Well, we can get a mask that shows the person’s mouth. Safe’N’Clear is a US-based company that produces masks with a see-through window panel that shows the wearer’s mouth. This would be especially useful for the deaf, hard of hearing, and anyone else who finds seeing someone’s mouth helpful for language comprehension. Unfortunately, these masks have been on backorder for months.
We can also do our best to make eye contact with people we’re speaking to, speak up in loud environments, don’t mumble, and enunciate.
Aside from that, I’ve found that it just takes some adjustment along with a big dose of patience — both with ourselves and others.
Also, something unrelated I’ve noticed about wearing a mask is that after wearing it for a prolonged period, once I’ve taken it off I can still feel the sensation of the mask on my cheeks. It’s similar to being on a boat all day fishing in the ocean and then showering that night. When you close your eyes in the shower, you can still feel yourself on the boat rocking in the waves in moments of stillness. Does anyone else still feel the mask on once you’ve taken it off?
To wrap this up, even if there are language challenges that come along with wearing a mask, I wear one when I’m out in close proximity to people. It’s the right thing to do. When I walk Dagny in the park and know I won’t come into close contact with people, I don’t wear a mask. But any time I go to a store, to an appointment, or anywhere else where I’ll encounter people, I wear a mask. Beyond helping to control the spread of the virus, it’s a way to show others that their health matters and that we care enough about our fellow humans to do our part — a very simple part.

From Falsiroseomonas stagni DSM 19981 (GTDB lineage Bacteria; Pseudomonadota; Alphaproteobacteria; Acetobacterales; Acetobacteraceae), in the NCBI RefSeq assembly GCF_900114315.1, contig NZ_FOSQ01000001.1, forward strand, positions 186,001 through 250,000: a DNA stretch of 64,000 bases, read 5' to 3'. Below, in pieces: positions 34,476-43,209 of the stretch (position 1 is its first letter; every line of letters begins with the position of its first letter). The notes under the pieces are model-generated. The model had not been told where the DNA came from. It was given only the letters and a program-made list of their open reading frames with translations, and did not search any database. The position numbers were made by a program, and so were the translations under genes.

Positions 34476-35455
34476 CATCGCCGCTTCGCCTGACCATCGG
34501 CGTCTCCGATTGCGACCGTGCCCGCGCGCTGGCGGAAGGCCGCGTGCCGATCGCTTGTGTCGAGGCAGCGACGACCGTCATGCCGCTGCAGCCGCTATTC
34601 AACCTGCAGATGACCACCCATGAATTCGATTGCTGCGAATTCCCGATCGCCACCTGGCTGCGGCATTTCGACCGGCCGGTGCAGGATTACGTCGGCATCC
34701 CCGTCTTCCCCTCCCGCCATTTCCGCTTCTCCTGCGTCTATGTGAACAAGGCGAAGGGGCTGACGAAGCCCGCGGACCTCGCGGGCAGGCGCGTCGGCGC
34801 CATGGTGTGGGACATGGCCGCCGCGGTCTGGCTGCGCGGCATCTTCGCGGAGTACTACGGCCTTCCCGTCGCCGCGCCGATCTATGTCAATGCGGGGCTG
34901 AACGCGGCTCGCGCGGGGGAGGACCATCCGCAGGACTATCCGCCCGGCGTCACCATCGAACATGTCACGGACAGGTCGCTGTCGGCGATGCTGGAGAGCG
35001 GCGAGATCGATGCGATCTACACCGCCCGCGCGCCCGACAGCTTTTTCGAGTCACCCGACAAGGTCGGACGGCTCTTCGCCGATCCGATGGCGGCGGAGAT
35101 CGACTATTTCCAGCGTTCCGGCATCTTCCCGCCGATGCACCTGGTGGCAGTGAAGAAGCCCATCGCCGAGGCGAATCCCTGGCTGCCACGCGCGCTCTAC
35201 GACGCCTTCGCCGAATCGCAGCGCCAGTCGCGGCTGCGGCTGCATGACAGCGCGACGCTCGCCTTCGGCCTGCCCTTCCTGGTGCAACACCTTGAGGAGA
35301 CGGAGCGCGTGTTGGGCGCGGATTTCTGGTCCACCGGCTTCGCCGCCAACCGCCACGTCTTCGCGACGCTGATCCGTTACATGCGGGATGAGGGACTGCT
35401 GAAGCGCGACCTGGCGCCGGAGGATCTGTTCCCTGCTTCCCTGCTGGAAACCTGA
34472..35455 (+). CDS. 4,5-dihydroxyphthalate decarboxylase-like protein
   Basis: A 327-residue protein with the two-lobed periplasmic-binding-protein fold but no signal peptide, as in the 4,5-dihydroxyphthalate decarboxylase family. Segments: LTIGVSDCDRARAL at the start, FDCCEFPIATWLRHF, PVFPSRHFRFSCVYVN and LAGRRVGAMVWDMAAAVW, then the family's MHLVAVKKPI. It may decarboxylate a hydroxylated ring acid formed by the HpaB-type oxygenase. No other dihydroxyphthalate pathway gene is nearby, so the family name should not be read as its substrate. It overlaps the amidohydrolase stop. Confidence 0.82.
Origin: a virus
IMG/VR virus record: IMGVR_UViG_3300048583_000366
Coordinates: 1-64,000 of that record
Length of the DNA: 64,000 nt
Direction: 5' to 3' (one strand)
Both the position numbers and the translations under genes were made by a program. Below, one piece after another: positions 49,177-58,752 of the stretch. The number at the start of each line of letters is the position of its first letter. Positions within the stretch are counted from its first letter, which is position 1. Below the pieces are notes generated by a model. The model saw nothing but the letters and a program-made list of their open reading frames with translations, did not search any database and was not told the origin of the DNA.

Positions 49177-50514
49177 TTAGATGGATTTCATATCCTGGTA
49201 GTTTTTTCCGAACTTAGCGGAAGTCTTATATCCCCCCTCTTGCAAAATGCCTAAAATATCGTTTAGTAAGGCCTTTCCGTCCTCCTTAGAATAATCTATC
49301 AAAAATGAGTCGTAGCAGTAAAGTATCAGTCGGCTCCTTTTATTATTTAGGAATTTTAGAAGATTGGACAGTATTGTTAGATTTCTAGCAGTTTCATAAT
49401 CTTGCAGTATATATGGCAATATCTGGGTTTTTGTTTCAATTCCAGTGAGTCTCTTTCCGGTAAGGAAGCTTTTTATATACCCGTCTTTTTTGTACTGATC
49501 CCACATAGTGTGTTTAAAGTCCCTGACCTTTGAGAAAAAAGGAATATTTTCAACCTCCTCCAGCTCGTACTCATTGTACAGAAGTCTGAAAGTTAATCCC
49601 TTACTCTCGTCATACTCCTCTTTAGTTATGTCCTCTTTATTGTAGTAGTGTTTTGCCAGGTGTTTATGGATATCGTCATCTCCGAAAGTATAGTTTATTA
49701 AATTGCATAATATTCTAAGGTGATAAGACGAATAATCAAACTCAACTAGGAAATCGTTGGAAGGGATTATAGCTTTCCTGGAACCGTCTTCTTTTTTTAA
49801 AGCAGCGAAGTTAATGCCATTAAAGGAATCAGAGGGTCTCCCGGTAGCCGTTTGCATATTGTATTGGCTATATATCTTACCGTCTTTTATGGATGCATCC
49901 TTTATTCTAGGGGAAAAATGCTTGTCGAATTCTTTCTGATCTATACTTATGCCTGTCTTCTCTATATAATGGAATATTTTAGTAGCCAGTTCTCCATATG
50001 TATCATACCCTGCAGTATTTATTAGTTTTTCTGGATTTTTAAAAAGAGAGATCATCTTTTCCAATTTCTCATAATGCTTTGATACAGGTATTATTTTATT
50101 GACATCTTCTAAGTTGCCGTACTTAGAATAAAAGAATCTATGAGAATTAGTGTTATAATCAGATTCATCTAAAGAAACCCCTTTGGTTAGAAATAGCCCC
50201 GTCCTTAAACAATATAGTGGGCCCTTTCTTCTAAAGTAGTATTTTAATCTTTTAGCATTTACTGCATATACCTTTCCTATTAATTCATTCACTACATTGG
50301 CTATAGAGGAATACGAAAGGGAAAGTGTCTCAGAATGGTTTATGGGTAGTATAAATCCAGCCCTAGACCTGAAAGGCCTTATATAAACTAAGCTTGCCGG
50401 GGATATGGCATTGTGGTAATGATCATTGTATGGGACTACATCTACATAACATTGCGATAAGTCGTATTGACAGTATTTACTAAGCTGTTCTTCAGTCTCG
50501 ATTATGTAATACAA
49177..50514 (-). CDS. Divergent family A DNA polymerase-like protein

How has wearing a mask affected your oral comprehension in a foreign language? The French government’s official information on masks is here.
We’ll get through this together. Hope you’re all well. Sending you love and support from afar!
David Guy says
I think all the reasons you mentioned are why it’s also so much harder to understand someone on the phone. I read a study that said that in your native language you only need to understand about one third of the words and you’ll use visual cues and context to fill in the rest. You may not even be aware of it because your brain will fill in some of the missing words automatically. In a foreign language you don’t have that capacity so the visual cues and context become even more important.
Expat Gone Foreign says
A few weels ago I had the same conundrum. Have I suddenly forgotten how to “German”? Definitely not! Here’s the illustrated article on Understanding Locals in Pandemic Mode:
Aussie Jo says
I found this really interesting